Learning how to spot and critique flaws is the single most important skill that you need to develop in order to succeed on the LSAT logical reasoning section. We are all good at spotting and critiquing flaws in real life. With LSAT flaws, however, we are not talking about your ex’s habit of leaving dishes around your apartment or anything like that. LSAT flaws are very specific. When the LSAT tells you something is flawed, that means there is an error in the reasoning. What does it mean to say that there is an error in the reasoning? All arguments have at…

LSAT LR questions often make arguments. They run the gamut from persuasive and logically valid to misguided and flawed. As an LSAT taker, you need to become an expert critic. You need to be combative, incisive, and quick on your feet. One of the essential features of argumentation, both on the LSAT and in life, is arguing from the general to the specific– from principles, to actual instances. In today’s lesson, we are going to take a very close look at the topic of speaking broadly, i.e. using principles. While LSAT instructors and students often refer to certain LR questions as “principle…

Continuing our series of posts handling various logical reasoning question types, today we look at LR “Explain the Discrepancy” questions, also known as “Resolve The Paradox” questions. These questions are by no means the most frequent opponent you will engage with on the LR section — an average test contains just a few of them between the two LR sections. Still, that’s no reason to take your task in learning these lightly. Points are points as I always say. Here is how to solve these questions with hardly any effort.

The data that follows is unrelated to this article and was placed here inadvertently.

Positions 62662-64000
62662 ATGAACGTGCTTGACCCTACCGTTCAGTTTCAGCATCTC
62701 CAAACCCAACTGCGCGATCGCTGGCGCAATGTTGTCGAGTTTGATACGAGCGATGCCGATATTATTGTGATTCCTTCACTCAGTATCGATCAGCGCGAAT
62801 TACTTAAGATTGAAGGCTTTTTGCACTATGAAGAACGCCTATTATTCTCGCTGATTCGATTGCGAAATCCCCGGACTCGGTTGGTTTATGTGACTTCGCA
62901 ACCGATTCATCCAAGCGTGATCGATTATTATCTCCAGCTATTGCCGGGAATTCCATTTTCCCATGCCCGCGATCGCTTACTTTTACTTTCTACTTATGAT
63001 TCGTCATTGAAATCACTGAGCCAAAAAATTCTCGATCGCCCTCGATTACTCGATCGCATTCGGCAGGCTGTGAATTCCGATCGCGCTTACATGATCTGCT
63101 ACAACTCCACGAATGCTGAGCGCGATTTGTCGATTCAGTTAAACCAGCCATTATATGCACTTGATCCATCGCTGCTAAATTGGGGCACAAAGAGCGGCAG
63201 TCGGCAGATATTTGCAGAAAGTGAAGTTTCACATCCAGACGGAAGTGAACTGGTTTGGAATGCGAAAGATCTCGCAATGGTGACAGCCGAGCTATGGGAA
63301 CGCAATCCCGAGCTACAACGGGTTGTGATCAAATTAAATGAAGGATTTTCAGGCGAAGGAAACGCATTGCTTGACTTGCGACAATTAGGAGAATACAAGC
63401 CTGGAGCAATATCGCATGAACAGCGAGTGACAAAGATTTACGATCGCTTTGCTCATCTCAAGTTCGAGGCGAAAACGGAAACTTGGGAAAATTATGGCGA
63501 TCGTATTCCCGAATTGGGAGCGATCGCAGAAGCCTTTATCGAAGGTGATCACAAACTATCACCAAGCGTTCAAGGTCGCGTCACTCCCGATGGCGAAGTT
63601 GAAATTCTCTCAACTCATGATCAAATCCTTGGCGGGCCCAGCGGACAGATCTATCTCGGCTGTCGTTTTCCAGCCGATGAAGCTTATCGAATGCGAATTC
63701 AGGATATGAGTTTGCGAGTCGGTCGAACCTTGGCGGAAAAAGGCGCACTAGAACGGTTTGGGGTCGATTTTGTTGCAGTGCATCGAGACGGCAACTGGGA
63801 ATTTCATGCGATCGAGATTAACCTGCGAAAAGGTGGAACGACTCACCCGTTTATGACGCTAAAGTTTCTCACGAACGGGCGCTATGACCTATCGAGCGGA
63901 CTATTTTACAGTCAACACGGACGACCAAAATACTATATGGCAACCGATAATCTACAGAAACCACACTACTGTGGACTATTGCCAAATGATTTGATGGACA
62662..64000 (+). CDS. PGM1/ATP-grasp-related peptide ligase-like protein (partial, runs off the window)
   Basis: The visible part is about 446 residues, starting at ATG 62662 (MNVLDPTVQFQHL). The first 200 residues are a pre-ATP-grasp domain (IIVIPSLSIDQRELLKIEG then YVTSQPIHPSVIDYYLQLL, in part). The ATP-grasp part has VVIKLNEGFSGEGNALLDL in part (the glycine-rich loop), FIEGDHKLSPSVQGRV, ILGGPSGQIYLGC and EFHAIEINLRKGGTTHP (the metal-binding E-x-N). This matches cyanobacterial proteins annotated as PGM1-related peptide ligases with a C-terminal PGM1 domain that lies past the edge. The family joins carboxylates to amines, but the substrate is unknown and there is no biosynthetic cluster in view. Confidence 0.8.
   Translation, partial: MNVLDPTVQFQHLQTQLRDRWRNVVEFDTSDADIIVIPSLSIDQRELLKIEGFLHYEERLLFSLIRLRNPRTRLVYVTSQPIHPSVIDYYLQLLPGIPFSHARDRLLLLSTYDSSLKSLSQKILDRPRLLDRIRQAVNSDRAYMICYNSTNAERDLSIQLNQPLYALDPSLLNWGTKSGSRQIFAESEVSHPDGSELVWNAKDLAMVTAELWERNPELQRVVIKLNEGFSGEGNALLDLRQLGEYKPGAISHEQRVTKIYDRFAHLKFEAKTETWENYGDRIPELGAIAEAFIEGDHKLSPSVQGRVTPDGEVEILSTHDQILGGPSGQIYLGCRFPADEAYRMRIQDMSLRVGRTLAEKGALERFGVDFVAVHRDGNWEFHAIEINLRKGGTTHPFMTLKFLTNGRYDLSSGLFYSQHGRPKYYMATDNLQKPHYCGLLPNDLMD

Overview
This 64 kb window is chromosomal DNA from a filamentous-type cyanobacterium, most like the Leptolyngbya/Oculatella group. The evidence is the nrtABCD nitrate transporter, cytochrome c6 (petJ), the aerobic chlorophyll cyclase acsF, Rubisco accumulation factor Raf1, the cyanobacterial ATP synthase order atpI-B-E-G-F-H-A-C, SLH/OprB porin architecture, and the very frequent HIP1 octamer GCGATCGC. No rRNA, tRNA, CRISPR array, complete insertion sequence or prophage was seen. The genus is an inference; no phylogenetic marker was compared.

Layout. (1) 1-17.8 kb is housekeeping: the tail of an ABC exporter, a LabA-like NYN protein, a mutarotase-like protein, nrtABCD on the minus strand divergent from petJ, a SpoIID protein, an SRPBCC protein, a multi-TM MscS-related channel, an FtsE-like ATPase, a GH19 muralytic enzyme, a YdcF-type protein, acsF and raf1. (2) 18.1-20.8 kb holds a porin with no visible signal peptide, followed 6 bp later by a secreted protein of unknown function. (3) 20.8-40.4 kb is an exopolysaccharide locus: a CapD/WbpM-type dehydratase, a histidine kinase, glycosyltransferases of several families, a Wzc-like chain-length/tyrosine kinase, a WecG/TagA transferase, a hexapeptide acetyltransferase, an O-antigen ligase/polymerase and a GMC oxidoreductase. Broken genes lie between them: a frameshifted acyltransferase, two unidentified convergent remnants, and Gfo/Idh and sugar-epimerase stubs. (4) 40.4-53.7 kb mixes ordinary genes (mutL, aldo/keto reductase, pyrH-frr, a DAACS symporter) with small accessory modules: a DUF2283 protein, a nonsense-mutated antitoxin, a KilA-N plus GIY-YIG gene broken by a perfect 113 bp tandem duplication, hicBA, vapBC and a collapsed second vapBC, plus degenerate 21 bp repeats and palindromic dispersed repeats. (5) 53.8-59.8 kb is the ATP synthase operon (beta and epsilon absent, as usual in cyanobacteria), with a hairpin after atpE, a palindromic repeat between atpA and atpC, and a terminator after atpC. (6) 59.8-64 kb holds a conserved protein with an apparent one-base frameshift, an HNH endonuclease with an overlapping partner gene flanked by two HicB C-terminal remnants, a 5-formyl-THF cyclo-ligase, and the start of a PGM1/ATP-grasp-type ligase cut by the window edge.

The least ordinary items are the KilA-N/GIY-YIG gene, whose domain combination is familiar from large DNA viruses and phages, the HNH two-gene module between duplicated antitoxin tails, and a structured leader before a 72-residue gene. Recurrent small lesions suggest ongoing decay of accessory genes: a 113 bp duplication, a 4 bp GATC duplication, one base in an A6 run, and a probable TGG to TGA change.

If you are having trouble with logical reasoning point at issue questions (also called “disagreement” or “identify the disagreement” questions), you are likely getting distracted too much by thinking about argument structure, or you are falling for crafty wrong answers. We can help you. In point at issue questions, you have two arguments that intersect, two authors who disagree on something. You have to figure out what exactly they disagree over. This sounds easy, but the LSAT lays a lot of traps.

LSAT logical reasoning “method of reasoning” questions (also sometimes called “method of argument” questions) are one of the more minor question types on the LSAT LR section. You’ll never see more than two in a given LR section, and sometimes there aren’t any. However, each one you encounter is still worth the same amount of points as other questions, so they deserve some respect. That said, I think most good LSAT takers view these as easy points, and you should too. They are also a good one to aim to solve quickly, in order to pick up time that can be used…

Okay, last time we discussed necessary assumption questions, so today we move on to their close cousin, LSAT logical reasoning justify questions, also known as sufficient assumption questions. These questions are good way to test where you are with understanding logical reasoning. If you have a good solid grasp on conditional reasoning, they should be fairly manageable. If you don’t, they are a real pain. The big key is that you understand what a sufficient assumption is and how it differs from necessary assumptions. This way, you can spot a sufficient assumption and mark down the correct answer quickly. In…